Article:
When ABC11 contacted Duke Energy, a spokesperson said extra crews were working to restore power to the low-income housing neighborhood. However, the company did not offer any cooling stations for the nearly 300 customers affected.
A spokesperson for the city of Durham said they were unable to offer help and suggested residents ride the bus to a cooler place, such as a library or a mall.
Durham Mayor Bill Bell stopped by the apartments and spoke to those left in the dark. He told ABC11 that the situation is not acceptable and is investigating the Durham Housing Authority's response.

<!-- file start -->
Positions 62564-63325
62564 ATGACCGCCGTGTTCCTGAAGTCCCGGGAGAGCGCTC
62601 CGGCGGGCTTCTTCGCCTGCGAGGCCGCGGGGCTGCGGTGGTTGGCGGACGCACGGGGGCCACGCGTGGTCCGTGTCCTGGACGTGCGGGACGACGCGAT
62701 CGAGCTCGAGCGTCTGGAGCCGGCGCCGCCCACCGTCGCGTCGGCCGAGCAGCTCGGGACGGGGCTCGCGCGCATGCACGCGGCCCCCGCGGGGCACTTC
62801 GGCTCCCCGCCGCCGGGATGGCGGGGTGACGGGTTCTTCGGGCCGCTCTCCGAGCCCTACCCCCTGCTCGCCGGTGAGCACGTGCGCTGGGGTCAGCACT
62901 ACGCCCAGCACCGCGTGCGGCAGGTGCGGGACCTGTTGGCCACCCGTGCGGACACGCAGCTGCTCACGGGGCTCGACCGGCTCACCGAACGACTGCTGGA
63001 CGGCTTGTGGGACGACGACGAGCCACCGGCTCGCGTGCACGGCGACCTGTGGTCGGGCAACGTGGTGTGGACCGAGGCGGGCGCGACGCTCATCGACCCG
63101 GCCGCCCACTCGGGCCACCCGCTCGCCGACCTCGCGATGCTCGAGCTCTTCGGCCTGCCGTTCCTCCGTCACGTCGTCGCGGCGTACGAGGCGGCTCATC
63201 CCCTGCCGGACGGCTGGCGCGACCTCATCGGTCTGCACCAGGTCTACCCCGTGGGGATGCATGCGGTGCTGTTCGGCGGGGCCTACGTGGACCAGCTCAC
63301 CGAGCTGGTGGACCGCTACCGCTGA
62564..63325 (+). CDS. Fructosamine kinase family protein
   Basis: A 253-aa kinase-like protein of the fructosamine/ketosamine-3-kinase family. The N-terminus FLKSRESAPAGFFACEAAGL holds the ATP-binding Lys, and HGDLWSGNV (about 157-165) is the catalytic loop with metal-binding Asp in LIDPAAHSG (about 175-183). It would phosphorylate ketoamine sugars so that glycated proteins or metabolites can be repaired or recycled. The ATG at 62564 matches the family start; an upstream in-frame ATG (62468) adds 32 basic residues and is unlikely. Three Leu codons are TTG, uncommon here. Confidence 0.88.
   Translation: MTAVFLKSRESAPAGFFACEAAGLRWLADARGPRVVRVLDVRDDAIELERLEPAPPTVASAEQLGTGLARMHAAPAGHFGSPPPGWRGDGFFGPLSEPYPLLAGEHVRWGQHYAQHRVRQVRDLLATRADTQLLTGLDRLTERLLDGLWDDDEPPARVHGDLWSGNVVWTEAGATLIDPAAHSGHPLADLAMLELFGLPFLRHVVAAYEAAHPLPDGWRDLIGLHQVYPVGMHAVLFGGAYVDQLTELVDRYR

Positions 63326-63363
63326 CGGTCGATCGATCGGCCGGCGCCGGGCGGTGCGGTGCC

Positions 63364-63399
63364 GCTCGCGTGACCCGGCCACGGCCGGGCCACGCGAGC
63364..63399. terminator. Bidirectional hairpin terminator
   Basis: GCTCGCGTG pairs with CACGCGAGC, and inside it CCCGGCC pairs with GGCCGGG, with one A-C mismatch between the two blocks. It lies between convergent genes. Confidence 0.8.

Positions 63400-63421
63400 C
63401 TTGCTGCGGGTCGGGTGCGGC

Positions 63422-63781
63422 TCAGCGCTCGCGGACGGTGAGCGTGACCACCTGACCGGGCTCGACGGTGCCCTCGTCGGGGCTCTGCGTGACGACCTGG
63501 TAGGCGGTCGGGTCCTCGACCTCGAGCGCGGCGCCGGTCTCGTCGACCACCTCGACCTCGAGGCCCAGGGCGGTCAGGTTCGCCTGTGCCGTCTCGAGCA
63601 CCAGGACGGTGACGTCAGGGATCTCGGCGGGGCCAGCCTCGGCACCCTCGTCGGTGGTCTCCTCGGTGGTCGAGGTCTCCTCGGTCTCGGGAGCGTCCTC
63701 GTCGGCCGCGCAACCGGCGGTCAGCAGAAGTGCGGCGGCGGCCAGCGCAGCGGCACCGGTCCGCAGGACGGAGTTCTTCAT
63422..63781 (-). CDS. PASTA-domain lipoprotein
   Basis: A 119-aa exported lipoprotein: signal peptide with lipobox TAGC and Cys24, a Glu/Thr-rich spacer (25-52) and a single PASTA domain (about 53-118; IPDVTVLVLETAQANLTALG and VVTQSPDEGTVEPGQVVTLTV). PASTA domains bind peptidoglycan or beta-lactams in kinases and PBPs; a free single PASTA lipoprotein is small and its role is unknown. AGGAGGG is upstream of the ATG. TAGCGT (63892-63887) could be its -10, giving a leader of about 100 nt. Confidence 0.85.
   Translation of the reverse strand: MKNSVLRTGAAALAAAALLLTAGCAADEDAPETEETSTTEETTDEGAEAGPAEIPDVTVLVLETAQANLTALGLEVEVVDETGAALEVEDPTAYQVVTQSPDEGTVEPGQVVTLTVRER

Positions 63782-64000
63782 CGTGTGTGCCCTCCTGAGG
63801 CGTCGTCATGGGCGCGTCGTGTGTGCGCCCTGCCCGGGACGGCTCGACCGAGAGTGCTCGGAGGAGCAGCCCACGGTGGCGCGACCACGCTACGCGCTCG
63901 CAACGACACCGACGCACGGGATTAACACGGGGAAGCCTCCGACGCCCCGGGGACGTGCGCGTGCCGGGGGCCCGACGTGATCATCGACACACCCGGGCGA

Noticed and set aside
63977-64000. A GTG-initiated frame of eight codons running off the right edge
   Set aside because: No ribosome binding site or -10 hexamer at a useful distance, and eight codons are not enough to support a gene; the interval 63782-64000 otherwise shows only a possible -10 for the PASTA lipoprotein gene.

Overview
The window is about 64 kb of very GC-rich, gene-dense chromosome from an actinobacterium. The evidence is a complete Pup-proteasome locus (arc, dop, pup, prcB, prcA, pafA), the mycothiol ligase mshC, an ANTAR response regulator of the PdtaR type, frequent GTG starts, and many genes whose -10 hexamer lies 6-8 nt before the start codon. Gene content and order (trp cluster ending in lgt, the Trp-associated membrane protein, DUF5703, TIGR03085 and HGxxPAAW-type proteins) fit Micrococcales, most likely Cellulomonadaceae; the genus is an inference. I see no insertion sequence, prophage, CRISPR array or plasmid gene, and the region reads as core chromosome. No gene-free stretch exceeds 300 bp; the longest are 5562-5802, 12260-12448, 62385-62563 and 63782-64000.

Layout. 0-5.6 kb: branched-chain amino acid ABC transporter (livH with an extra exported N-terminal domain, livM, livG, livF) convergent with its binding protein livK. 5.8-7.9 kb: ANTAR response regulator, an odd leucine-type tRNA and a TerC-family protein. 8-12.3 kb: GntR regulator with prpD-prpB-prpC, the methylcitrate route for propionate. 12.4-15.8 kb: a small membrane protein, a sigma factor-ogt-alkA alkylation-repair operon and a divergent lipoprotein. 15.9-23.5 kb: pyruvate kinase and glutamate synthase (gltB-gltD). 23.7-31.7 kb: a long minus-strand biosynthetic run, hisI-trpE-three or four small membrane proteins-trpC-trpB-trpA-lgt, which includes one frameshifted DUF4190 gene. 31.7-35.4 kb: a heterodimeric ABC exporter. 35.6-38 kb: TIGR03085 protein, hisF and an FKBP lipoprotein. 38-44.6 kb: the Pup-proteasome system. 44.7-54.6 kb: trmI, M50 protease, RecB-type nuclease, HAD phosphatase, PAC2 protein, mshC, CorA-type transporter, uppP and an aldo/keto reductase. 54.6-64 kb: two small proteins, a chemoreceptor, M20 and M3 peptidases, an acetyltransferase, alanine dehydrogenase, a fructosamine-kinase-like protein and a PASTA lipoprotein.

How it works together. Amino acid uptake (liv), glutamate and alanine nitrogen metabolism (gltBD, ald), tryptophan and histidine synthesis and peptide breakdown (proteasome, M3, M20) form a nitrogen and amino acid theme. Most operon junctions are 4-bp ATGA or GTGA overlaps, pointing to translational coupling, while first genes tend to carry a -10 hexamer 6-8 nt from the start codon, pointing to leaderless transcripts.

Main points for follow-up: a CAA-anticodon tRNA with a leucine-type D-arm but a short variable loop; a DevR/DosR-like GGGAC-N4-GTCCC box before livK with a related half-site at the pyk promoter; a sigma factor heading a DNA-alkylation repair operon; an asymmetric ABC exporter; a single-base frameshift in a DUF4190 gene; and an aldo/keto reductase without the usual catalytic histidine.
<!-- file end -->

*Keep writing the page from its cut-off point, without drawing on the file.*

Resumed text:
"I've spoken to the director and he's aware of some of these things. I'm sure once he hears, he's going to find a way to put something in place to correct it," Bell said.
The Durham Housing Authority manages the complex.
Residents said they were unable to get any help from the agency or social services while they were without power.
Over the 20-hour period, many residents said the food in their refrigerators spoiled and they relied on water that local churches brought to the complex.